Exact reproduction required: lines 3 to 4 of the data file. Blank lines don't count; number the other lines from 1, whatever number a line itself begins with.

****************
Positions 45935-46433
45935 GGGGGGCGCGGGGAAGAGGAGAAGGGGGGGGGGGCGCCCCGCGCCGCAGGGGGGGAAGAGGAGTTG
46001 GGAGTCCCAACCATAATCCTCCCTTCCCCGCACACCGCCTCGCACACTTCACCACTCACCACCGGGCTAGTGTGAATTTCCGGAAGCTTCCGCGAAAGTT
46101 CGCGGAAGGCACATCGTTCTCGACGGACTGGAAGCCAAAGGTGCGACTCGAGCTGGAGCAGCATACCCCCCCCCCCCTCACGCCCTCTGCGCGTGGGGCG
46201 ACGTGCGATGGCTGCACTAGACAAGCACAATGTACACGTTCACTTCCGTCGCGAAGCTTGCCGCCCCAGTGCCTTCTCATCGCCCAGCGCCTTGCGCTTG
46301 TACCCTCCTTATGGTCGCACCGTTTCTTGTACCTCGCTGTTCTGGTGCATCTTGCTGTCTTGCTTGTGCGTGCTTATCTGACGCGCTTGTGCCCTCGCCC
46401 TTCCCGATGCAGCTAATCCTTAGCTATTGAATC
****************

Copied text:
46001 GGAGTCCCAACCATAATCCTCCCTTCCCCGCACACCGCCTCGCACACTTCACCACTCACCACCGGGCTAGTGTGAATTTCCGGAAGCTTCCGCGAAAGTT
46101 CGCGGAAGGCACATCGTTCTCGACGGACTGGAAGCCAAAGGTGCGACTCGAGCTGGAGCAGCATACCCCCCCCCCCCTCACGCCCTCTGCGCGTGGGGCG